When I was young and idealistic, I had five- and ten-year plans for becoming a prominent leader. As a college professor, I have met many young and idealistic people with similar plans for themselves.
But in a rush to lead, I missed just what leadership means, why I sought it in the first place, and the skills and self-discipline needed before I attained it.
This isn’t unusual. We often see such blind spots in politics, especially among those more eager to hold office—that is, to win—than in the actual leadership needed to hold public service. Such persons are often full of braggadocio, affecting gravity and strength, championing plans and policies they do not really understand or possess.
It needn’t be that way, of course, for many wish to lead rather than merely to control. Just recently I came across a bit of wisdom that would have served me well when in college. Timothy Goeglein, no stranger to politics—he was a top adviser in the George W. Bush White House—explained the important distinction between power and influence: “Power is where someone elects you to a position. Influence is where someone asks you for your opinion.”
Many seek power for the wrong reasons, often from the prisons constructed from their own vice and ignorance of their own character. On the other hand, seeking—and attaining—influence is a difficult challenge, for real influence requires the respect of others and not their fear, it is to be honored for being honorable. Influence—shaping the ideas and actions of others—requires wisdom, character, and self-mastery, especially mastering the desire to control.
We can find great insight into how to achieve influence, properly understood, from an unlikely source: a collection of aphorisms by a seventeenth-century Spanish Jesuit and philosopher.
The Art of Worldly Wisdom
Baltasar Gracián (1601–1658) wrote The Art of Worldly Wisdom as a guide to succeeding in a world where power and desire for power are key motivations. His final bit of advice is “Be a saint,” but Gracián knows that others are not saintly, and thus navigating the corridors of power requires wisdom of the world.
When we are trying to become leaders, we often aim to be more than we are—that is, we pretend to more strength and knowledge and wisdom than we actually possess. Fake it ’til you make it, as the saying goes. Think again of those politicians who strive to display command of—and offer a solution for—every issue under the sun.
Gracián recommends the opposite approach. Never, he counsels, let the full extent of your abilities be known; always be more than you appear to be; and keep some of your advice and strength in reserve, hidden from all, but available at a moment’s notice.
Through such advice, Gracián displays keen insight into the human psyche. He reminds us that we ought to “avoid outshining superiors.” No one, after all, wishes to lose, and “all victories breed hate,” especially victories over those with authority. Any “victory” over a superior is sure to be a Pyrrhic one. Those in power, Gracián reminds us, will “allow someone to help them but not to surpass them.”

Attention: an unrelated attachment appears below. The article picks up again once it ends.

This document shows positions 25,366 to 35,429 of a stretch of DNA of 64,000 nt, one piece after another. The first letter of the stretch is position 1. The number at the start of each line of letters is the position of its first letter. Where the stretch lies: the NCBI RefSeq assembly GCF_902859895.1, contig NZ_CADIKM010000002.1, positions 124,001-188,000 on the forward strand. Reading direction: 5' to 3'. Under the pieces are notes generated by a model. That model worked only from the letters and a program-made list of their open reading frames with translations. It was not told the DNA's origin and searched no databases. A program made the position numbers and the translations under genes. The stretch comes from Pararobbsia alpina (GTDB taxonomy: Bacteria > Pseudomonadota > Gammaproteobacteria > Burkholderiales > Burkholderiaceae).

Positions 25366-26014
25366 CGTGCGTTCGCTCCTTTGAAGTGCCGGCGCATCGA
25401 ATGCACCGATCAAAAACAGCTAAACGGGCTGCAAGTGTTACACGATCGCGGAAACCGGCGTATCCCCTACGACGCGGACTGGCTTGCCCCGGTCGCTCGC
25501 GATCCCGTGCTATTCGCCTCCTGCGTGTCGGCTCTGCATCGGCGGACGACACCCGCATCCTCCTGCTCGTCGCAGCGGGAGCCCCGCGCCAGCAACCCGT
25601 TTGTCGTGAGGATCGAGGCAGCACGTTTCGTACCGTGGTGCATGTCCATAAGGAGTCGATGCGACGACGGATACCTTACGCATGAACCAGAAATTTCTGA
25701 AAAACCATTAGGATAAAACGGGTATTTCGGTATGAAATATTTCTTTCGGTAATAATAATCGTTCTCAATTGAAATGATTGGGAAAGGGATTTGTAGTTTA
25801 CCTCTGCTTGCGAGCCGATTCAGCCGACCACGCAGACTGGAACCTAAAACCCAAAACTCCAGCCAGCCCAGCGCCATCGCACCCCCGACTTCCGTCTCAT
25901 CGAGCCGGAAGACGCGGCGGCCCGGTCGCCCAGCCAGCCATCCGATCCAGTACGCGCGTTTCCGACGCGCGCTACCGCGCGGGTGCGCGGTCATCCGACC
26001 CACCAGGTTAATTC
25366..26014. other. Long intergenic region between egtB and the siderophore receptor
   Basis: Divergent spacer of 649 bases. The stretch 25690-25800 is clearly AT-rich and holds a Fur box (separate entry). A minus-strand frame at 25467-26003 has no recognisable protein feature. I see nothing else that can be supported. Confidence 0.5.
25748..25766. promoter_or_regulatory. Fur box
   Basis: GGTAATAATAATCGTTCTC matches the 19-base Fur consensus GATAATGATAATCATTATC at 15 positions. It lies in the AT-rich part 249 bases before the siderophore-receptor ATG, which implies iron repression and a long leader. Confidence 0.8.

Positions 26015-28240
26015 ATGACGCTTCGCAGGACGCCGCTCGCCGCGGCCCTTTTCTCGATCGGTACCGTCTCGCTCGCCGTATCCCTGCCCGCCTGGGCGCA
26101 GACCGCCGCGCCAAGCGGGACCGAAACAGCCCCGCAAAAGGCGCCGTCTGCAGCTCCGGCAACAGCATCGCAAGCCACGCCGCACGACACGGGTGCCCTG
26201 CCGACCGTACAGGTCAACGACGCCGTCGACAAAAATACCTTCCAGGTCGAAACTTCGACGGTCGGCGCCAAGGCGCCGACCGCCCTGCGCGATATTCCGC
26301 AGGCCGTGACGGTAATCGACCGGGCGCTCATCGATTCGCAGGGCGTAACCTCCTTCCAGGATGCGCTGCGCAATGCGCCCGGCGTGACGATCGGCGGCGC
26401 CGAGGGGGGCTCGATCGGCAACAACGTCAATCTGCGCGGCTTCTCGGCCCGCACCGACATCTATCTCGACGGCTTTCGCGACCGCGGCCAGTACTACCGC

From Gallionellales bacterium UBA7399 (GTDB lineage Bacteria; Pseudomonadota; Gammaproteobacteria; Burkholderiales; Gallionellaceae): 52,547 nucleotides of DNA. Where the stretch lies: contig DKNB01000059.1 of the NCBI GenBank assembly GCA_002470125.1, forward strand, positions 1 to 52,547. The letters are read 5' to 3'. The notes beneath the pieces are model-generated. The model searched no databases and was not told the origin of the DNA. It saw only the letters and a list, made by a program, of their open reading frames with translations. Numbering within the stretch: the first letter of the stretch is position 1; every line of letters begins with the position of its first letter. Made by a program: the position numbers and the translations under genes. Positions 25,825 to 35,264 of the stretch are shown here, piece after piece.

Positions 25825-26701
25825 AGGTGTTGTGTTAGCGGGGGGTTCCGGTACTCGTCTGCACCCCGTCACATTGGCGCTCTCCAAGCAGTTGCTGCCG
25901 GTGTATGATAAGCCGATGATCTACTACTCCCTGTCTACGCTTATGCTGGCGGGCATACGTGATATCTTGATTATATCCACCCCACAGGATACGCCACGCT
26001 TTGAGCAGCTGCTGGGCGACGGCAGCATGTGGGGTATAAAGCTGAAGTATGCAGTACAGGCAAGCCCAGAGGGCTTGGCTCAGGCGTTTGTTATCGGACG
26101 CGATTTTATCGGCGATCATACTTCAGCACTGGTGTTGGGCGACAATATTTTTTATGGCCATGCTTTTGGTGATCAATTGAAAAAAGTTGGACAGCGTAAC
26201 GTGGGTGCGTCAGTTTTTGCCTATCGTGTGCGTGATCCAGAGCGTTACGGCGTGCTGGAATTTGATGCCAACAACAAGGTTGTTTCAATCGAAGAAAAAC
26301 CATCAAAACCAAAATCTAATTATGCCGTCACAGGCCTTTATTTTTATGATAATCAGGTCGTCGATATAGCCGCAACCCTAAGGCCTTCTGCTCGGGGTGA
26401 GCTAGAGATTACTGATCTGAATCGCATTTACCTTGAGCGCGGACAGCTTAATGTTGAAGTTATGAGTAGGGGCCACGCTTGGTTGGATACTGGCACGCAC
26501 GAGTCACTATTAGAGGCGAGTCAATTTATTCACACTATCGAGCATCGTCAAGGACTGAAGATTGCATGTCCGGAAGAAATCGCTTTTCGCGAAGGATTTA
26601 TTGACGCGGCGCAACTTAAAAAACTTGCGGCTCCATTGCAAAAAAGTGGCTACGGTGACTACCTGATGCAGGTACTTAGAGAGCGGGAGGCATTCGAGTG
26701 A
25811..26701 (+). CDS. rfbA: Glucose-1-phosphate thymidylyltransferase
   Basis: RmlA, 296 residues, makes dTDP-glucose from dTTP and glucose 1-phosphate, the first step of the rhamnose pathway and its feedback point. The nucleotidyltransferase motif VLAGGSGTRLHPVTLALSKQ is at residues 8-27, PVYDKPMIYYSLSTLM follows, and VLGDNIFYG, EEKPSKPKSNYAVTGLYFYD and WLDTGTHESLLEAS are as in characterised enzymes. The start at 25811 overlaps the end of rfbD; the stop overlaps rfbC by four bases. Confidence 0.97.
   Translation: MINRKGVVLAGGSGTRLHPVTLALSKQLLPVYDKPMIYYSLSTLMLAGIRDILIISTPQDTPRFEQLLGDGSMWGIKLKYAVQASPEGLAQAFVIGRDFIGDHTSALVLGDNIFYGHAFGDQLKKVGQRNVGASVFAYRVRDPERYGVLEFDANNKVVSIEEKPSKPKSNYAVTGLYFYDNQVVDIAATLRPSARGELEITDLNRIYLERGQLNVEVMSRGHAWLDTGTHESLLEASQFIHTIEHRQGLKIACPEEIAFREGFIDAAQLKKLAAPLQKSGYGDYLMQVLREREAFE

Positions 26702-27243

This is why he advises that, when it comes to helping those in power, do not lead or give opinions in a way that commands. Rather, he says, “make any advice given to them appear like a recollection of something they have only forgotten rather than as a guide to something they cannot find.” Or, he continues, “make people depend on you,” but trust more in their dependence than in their gratitude, for people soon forget to be thankful. In other words, make yourself indispensable.
The Power to Influence
Struggling to attain power, we lay waste our real power, losing the ability to master ourselves in attempting to master others. As Gracián advises, “First be master over yourself if you would be master over others.”
If we allow others to outshine us in the visible (but passing) glory of public renown, we can achieve great influence as they consult us for our opinion and in the end do what we propose. For most of them, the glory fades, the flower withers, with all strength spent. But the person of influence, the one who has kept strength in reserve, has a quieter, longer, and more lasting capacity to effect change, to act and to shape affairs.
Gracián says, “Put oneself at the center of things.” But one needn’t be seen as the center to be there. Seek influence, not always leadership. You’ll be better prepared to succeed and in the long run can achieve far more than if you had sought mere power.
R. J. Snell is director of the Center on Ethics and the University at the Witherspoon Institute in Princeton, New Jersey, and senior fellow of the Agora Institute for Civic Virtue and the Common Good. His books include Authentic Cosmopolitanism (with Steve Cone), The Perspective of Love: Natural Law in a New Mode, and Acedia and Its Discontents.
Complement with R. J. Snell on the importance of routine to success and why great leaders are steeped in the liberal arts, Peter Thiel on why competition is for losers, and Jane Clark Scharl on the "wrong side of history" myth.